VOL. 128 | NO. 216 | Tuesday, November 5, 2013
Kellogg to Cut Jobs as Cereal Sales Slide
CANDICE CHOI | AP Food Industry Writer
NEW YORK (AP) – Kellogg is planning to cut its global workforce by 7 percent as the maker of Frosted Flakes, Rice Krispies and Special K struggles to convince Americans to eat more cereal.
The company, which also makes Pop Tarts and Eggo waffles, also said Monday it expects earnings per share for the year to be toward the lower end of its previous projection as a result of weaker-than-expected sales. According to FactSet, Kellogg has 31,000 employees, suggesting the company plans to cut about 2,170 jobs.
"Some employee notifications will take place this week," the company said in a statement. The company would not confirm the total number of job cuts or specify how many would occur when.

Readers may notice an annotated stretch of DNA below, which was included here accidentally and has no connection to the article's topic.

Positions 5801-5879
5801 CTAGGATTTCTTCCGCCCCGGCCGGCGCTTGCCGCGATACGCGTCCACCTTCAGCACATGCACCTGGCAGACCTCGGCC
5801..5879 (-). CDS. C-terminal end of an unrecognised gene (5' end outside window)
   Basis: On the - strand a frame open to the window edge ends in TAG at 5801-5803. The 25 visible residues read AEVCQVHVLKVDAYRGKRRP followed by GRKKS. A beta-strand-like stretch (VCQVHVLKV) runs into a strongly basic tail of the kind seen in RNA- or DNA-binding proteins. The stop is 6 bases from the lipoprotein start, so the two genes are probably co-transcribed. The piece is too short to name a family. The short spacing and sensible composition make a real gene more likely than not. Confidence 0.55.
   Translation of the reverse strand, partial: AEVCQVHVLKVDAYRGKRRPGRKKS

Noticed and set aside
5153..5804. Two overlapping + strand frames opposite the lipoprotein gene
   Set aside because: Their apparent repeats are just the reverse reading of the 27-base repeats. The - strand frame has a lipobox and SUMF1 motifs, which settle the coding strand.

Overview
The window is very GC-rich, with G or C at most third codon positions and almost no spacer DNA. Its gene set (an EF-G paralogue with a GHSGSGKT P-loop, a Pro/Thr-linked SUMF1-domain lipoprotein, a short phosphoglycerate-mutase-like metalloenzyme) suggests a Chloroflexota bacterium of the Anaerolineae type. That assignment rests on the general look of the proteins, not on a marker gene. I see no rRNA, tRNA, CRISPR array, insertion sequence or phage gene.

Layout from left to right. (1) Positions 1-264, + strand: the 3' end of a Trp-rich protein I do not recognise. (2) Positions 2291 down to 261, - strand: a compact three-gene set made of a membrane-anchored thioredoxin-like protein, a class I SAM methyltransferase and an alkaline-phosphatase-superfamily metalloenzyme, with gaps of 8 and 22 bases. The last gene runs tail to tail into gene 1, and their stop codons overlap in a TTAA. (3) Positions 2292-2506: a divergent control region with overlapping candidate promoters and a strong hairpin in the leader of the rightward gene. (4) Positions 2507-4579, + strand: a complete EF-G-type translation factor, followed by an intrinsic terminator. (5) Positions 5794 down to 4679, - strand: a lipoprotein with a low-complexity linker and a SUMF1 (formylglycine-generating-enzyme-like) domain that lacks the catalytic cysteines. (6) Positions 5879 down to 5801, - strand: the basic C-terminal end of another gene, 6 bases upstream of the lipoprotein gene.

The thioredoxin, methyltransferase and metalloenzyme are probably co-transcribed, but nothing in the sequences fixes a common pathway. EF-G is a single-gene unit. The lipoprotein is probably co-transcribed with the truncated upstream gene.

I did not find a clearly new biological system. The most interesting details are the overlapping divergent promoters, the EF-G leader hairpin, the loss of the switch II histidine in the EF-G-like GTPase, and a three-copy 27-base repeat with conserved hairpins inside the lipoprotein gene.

Kellogg says the workforce reductions will take place by the end of 2017, along with plant consolidations and other cost-cutting measures it's dubbing "Project K."
Kellogg, based in Battle Creek, Mich., has been struggling to boost cereal sales in its flagship North American market. Although cereal remains a huge business, Americans have a growing number of options in the morning and are increasingly reaching for foods that they can eat on the go.
In the latest quarter, Kellogg said sales in its U.S. Morning Foods segment fell by 2.2 percent. The company has been trying to find new ways to get people to eat cereal, including a breakfast drink positioned as an alternative way to get the nutrients of a bowl of cereal. But it's still too early to tell whether those efforts will catch on.
To expand into the salty snacks business, Kellogg last year bought Pringles chips. The company is hoping that the chips will also give it a bigger presence overseas as well. But in the latest period, Kellogg said sales in the U.S. Snacks segment also fell by 2.5 percent.
For the quarter, Kellogg Co. said earned $326 million, or 90 cents per share. Not including one-time items, it earned 95 cents per share, which was above the 89 cents per share Wall Street expected.
A year ago, the company earned $318 million, or 89 cents per share.
Revenue slipped to $3.72 billion and was short of the $3.73 billion analysts expected.
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